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FBI & DOJ to Probe Epstein's Death; Curtailing Legal Immigration; Contaminated Water in Newark; Thousands Hold Sit-In At Hong Kong Airport; Russia Acknowledges 5 Deaths in the Blast. Aired 5-5:30a ET

Aired August 13, 2019 - 05:00   ET


WILL RIPLEY, CNN ANCHOR: But then what about the kid, the parents can't give them the shoe subscription and like Becky comes in and has the new shoes every month, and you know, you've still got the same kicks from three years ago?

ALISON KOSIK, CNN ANCHOR: That's a whole other discussion we'll have to take that on the sidelines.

RIPLEY: We will -- we will tackle that in our next hour.


RIPLEY: Thanks to our international viewers for joining us on EARLY START. Have a great rest of your day.

For our U.S. viewers, EARLY START continues right now.


KOSIK: Jeffrey Epstein's high profile circle is in prosecutor's sights. Why did the accused sex trafficker go unchecked for hours the night of his suicide?

RIPLEY: Give us you're tired, you're poor -- nope, not really. New criteria could mean more denials for immigrants who the U.S. government thinks might rely on assistance.

KOSIK: Toxic tap water. Residents of one New Jersey city may have been drinking water laced with lead for months or even years.

Good morning and welcome to EARLY START. I'm Alison Kosik. I'm sitting in for Christine Romans.

RIPLEY: Good morning to you. I'm Will Ripley, in for Dave Briggs. It is Tuesday, August 13th, 5:00 a.m. here in New York.

And we begin with prosecutors seeking justice for Jeffrey Epstein's accusers. And now, they're focusing on the accused sex trafficker's inner circle. Epstein's jail cell death has left prosecutors to pursue his well-connected associates. Some of them are accused of assisting him in abusing under aged girls. The federal prosecutor in Manhattan is suggesting they'll focus on the

conspiracy charge. It accused Epstein of working with employees and associates to operate a huge sex trafficking ring. On Monday, FBI agents were in the U.S. Virgin Islands. That's the mansion on Epstein's private island. And yesterday, Attorney General Bill Barr offered this warning to Epstein's associates.


WILLIAM BARR, U.S. ATTORNEY GENERAL: Let me assure that this case will continue on against anyone who was complicit with Epstein. Any co-conspirators should not rest easy. The victims deserve justice and they will get it.


KOSIK: Barr says he was appalled and angry to learn of the Manhattan federal detention center's, quote, failure to adequately secure Epstein. The apparent suicide puts a spotlight on short staffing and budget issues at federal prisons.

In Epstein's case, a source tells us, at least one of two employees on duty on his unit wasn't a regular guard, but just was filling in. Epstein was supposed to be checked on every 30 minutes around the clock.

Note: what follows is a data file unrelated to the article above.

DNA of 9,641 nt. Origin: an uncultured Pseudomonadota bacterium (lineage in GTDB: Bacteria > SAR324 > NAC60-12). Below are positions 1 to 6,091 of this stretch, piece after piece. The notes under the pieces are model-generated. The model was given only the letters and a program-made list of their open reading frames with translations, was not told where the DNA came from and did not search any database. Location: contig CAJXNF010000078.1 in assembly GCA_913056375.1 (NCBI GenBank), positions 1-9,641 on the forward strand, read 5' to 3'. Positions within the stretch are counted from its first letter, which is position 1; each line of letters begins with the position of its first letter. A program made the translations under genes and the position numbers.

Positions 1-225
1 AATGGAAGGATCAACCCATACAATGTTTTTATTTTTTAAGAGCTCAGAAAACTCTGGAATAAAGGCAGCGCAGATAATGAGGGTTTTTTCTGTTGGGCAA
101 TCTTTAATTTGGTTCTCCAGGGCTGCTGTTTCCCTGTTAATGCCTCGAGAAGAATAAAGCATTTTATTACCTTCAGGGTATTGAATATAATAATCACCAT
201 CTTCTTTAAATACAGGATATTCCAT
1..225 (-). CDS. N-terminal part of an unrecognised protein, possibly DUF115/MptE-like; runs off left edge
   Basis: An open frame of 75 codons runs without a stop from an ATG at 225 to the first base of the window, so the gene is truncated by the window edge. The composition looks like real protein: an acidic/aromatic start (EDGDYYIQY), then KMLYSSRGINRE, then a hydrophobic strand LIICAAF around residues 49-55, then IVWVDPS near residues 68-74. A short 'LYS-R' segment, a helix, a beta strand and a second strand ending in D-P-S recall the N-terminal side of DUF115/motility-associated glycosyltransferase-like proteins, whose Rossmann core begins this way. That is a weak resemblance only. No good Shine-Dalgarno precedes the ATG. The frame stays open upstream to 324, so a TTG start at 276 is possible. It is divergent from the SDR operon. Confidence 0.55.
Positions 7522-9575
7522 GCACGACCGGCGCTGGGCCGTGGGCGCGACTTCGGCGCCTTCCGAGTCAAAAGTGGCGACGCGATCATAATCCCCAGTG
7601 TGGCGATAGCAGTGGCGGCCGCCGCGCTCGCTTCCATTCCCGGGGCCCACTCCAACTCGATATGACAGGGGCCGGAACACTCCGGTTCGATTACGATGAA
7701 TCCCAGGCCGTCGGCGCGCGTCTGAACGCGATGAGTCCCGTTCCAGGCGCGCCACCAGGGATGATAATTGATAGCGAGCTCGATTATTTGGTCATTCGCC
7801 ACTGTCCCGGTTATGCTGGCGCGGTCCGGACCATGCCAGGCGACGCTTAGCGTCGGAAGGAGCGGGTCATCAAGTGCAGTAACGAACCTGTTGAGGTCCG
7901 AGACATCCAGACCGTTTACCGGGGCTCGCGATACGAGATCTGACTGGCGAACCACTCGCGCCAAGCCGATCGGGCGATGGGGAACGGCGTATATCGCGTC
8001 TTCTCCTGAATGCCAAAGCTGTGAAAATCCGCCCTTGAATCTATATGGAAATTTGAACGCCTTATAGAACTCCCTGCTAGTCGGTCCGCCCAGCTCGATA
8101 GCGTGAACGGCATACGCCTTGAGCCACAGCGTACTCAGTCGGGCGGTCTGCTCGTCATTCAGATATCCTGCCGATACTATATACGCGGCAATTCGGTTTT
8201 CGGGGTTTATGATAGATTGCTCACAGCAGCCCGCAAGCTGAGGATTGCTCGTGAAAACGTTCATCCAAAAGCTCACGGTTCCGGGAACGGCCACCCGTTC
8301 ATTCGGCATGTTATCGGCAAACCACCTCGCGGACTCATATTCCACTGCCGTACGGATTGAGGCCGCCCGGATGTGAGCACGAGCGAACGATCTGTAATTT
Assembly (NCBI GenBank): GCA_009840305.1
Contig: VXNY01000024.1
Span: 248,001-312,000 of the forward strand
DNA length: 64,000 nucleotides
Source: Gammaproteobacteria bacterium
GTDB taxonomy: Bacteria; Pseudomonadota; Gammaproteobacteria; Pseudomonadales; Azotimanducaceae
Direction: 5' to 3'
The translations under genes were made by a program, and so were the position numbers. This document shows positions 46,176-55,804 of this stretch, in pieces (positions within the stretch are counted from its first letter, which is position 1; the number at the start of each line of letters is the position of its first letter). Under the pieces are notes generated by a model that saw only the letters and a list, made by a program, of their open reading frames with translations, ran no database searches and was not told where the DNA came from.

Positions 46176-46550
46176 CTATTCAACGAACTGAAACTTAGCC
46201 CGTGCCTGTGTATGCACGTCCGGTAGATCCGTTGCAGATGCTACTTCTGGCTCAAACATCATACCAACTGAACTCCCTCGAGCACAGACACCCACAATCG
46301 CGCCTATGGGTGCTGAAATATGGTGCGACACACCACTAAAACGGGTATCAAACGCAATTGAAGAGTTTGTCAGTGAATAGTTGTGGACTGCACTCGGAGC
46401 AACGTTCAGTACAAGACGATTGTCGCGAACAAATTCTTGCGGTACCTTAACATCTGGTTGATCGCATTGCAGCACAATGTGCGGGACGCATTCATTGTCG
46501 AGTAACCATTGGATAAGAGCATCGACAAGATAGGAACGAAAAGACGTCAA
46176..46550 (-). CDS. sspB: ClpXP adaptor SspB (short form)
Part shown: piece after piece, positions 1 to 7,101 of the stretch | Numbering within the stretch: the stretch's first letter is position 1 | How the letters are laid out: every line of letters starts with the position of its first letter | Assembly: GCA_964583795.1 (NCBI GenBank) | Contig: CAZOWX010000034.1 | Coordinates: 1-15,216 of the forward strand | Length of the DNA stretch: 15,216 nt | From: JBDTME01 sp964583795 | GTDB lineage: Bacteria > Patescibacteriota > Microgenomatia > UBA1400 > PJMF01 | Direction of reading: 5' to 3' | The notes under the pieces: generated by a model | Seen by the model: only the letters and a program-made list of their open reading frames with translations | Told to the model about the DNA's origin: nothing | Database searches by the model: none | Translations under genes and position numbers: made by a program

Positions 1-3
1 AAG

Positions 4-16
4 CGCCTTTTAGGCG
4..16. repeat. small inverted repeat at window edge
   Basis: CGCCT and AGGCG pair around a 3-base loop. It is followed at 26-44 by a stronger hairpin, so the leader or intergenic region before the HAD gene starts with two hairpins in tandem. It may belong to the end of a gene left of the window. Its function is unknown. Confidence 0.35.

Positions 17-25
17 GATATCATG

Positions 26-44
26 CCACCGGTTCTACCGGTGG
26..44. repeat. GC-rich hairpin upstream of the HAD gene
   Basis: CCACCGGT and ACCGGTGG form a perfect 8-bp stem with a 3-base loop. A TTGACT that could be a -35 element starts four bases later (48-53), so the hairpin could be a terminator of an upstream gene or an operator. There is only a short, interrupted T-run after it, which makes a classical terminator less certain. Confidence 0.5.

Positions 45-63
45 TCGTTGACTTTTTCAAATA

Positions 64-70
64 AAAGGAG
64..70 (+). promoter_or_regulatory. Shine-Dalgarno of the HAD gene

But a source is now telling CNN's Athena Jones he was, in fact, not checked for hours before his death.



The list of questions surrounding Epstein's apparent suicide is growing longer. Justice officials have also uncovered broader problems at the Metropolitan Correctional Center, which for a long time was considered one of the best-run facilities in the entire Bureau of Prisons system.

It's not clear what else has been found but the person briefed on the matter said it goes beyond the 24 hours before Epstein's death. We know employees at MCC have complained about being overworked and having to work consecutive days of overtime. Justice officials now say the MCC has suffered a breakdown of protocols for a period that goes back years.

And there's more news on the legal front. Epstein accusers are asking a federal judge to unwind the non-prosecution agreement Epstein reached with federal prosecutors in Florida over a decade ago in that previous sex abuse case. That would give authorities greater power to go after Epstein's alleged co- conspirators.

That 2007 deal granted immunity to Epstein's alleged co-conspirators and identified four women by name -- Alison, Will.


RIPLEY: This morning, the White House is moving to dramatically reduce legal immigration levels. Controversial new rule increases the administration's ability to reject green cards. Green cards for immigrants who would be likely to depend on the government for aid like food stamps, housing assistance and Medicaid. The new criteria is designed to skew the process in favor of highly skilled, high income immigrants, the kind President Trump has said repeatedly that he prefers.

The administration is re-interpreting an 1882 law. It's known as the public charge rule. And it's supposed to clamp down on legal immigration. It was intended to make sure that immigrants would not become a public burden.


KEN CUCCINELLI, ACTING DIRECTOR, U.S. CITIZENSHIP AND IMMIGRATION SERVICES: Throughout our history, self-reliance has been a core principle in America. The virtues of perseverance, hard work, and self-sufficiency laid the foundation of our nation and it defined generations of immigrants seeking opportunity in the United States.

REP. RAJA KRISHNAMOORTHI (D-IL): I think that he ignores the fact that many, many immigrants -- legal immigrants -- have come here, experienced some of those tough times, received assistance, and then went on to do great things for our country. And I hope that people remind him of that fact.


KOSIK: This re-interpretation of the public charge rule is set to take effect in mid October and it already faces legal challenges. It comes just a week after a gunman in El Paso targeted Latinos.

[05:05:06] California Congresswoman Nora Torres who came to Guatemala at the age of 5 is slamming it. She calls the rule an excuse to rid the country of people who look like me.

RIPLEY: There is a new threat to some of the world's most endangered animals. The Trump administration is announcing some of the broadest changes in decades to the landmark Endangered Species Act. The new rules will make it easier to remove species from that endangered list, and also weaken protection for animals, plants and other species already threatened by human activity and the escalating climate crisis. The nation's premier wildlife conservation law is credited with bringing back the bald eagle and grizzly bears among other species from near extinction.